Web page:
History repeats itself — but sometimes in reverse. Only a pessimist would have predicted a global pandemic followed by a growing regional conflict. And yet the ongoing fighting between Armenia and Azerbaijan — and its accompanying web of political ambition, ethnic tensions and territorial disputes — leads to uncomfortable comparisons with the start of World War One.
That conflict began after Austria threatened Serbia, resulting in Russia’s pledge to protect its fellow Slavs against outside aggression. Germany assured the world, and Russia, that it would not tolerate hostility towards Austria. France informed Germany that it would come to Russia’s defense if it came under attack. Britain was something of a wild card, promising only to protect Belgian neutrality in the event of a conflict, as well as warning against those who considered waging war in British waters.
In this 2020 reboot, the Balkans have been swapped for the Caucasus, and the principal players have been recast. The dispute this time is between Azerbaijan and Armenia, over a territory internationally recognized as belonging to the former but populated by people from the latter. Politically, Azerbaijan is heavily backed by Turkey (the two describe themselves as being ‘one nation, two states’), and Turkish President Erdogan has stated his country will help Azerbaijan in ‘every way’. Turkey is the only nation among the international community not to call for an immediate ceasefire.
Armenia, meanwhile, has traditionally enjoyed support from Russia since the collapse of the Soviet Union. But the Kremlin now has frostier relations with the current Armenian government compared to its predecessors, meaning that Russia has been less bellicose than Turkey by calling for a cessation of hostilities. However, it has indicated it will not tolerate attacks on Armenian soil — and already some of the fighting (mostly exchanges of artillery fire) has erupted outside of the disputed territory of Nagorno-Karabakh. Armenia is also a member of Russia’s Collective Security Treaty Organization, a Muscovite answer to Nato, and its tensions with Turkey date back to the slaughter of the Armenian genocide, a blueprint catastrophe for the Holocaust in which over one million Armenians were killed.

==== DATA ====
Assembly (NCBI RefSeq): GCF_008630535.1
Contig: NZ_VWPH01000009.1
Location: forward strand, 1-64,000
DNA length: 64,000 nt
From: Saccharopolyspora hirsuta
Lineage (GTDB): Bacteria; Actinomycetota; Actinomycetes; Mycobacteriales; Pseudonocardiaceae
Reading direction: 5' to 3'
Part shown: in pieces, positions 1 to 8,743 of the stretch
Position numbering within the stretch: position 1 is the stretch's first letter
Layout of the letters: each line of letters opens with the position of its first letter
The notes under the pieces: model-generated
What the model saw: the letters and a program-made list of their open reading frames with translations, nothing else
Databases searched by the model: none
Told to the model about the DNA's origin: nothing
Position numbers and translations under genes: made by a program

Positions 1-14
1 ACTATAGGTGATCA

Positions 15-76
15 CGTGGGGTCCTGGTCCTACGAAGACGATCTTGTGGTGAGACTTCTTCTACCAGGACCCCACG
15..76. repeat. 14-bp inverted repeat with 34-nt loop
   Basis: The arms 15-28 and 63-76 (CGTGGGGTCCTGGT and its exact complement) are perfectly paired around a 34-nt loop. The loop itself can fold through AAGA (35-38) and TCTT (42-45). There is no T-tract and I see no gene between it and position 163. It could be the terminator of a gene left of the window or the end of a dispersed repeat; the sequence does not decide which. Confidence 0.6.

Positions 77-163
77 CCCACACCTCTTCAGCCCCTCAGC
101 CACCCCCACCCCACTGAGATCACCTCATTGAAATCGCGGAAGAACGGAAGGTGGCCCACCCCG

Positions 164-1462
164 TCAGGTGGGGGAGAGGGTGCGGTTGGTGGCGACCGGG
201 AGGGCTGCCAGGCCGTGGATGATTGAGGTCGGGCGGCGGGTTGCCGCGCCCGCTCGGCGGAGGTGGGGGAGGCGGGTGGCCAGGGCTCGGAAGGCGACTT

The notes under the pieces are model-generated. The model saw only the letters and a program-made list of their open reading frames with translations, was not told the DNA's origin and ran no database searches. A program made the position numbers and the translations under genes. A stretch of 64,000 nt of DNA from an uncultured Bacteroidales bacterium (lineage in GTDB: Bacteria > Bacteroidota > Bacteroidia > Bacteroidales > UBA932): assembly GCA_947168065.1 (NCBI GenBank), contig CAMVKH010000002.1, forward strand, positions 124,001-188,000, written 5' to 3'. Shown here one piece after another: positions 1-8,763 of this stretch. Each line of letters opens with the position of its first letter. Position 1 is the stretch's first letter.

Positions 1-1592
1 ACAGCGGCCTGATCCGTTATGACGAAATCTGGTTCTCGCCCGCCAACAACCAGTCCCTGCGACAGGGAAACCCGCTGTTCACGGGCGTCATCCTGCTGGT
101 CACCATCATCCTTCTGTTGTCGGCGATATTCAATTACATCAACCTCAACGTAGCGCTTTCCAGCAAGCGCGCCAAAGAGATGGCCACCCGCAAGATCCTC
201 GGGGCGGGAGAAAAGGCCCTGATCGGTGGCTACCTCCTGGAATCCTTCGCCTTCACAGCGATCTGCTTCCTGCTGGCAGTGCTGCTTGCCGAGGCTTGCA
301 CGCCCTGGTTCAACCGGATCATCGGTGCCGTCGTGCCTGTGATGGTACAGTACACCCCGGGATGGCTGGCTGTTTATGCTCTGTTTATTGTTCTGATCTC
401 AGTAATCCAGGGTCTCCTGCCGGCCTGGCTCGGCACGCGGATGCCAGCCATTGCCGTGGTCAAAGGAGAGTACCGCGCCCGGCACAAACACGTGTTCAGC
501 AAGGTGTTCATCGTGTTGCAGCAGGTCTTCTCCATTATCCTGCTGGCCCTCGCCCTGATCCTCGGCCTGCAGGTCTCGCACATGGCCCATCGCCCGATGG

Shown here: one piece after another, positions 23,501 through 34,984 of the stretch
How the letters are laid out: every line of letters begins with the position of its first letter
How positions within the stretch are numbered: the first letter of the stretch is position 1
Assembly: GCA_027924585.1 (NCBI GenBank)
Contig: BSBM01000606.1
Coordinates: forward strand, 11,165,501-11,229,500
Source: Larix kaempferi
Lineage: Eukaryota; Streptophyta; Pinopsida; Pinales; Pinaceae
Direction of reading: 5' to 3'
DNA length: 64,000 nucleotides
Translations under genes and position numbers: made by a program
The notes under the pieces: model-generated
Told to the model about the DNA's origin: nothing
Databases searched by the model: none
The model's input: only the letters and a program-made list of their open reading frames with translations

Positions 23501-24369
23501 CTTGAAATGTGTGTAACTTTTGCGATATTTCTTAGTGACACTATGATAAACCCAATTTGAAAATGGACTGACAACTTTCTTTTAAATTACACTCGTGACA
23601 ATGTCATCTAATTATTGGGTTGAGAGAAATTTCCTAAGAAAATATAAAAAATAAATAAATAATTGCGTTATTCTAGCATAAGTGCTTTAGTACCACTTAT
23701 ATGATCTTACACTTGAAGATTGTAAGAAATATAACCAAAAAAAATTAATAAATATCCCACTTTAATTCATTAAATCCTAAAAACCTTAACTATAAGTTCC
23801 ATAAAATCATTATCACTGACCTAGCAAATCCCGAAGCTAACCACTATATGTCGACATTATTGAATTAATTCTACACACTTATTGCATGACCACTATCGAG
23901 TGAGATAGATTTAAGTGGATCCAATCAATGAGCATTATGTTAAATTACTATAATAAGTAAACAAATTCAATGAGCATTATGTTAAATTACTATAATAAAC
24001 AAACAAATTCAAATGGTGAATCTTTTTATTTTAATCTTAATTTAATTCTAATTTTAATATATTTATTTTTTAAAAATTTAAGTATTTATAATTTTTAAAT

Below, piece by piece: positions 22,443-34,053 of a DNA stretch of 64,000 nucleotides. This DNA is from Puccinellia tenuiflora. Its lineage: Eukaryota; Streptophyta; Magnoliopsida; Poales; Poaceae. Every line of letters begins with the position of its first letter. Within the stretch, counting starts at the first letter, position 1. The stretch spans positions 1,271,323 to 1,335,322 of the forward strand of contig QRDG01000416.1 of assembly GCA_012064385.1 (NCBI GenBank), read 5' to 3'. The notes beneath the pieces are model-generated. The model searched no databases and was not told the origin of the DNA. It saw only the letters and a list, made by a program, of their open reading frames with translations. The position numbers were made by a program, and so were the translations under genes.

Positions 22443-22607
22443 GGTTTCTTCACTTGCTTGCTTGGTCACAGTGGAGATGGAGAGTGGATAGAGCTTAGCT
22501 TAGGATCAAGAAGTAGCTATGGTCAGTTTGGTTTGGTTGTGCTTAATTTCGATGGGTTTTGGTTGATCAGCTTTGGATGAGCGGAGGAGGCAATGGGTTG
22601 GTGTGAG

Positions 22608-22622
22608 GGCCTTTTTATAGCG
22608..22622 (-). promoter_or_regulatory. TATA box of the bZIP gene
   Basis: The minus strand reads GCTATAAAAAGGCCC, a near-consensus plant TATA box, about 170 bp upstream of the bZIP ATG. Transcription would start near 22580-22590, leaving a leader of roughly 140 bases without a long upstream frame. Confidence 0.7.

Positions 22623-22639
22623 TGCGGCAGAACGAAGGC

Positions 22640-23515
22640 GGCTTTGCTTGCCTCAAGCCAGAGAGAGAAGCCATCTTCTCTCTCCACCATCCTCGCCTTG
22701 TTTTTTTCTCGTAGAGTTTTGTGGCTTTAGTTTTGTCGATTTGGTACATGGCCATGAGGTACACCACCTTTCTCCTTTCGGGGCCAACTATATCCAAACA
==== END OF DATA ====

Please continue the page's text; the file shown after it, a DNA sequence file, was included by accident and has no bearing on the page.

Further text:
Moscow is keen to maintain its newfound friendship with Ankara, a bond formed over Putin and Erdogan’s growing anti-Western sentiment. But the replacement of the incumbent Armenian government would likely not upset the Kremlin. Putin is walking a fine line: balancing the desire to see an ally come crawling back without the risk of utter defeat. If Russia declines to help Armenia, it will lose the support of any subsequent Armenian government. Therefore, if attacks against Armenia become severe enough, Moscow will intervene — the Kremlin has a standing force of 3,000 troops on a base of its own in Armenia.
Should Russia become embroiled in an Armenian conflict, it will need to reinforce and resupply its current troops in the country. To do this, it will need to establish a land connection — and this can only run through neutral Georgia.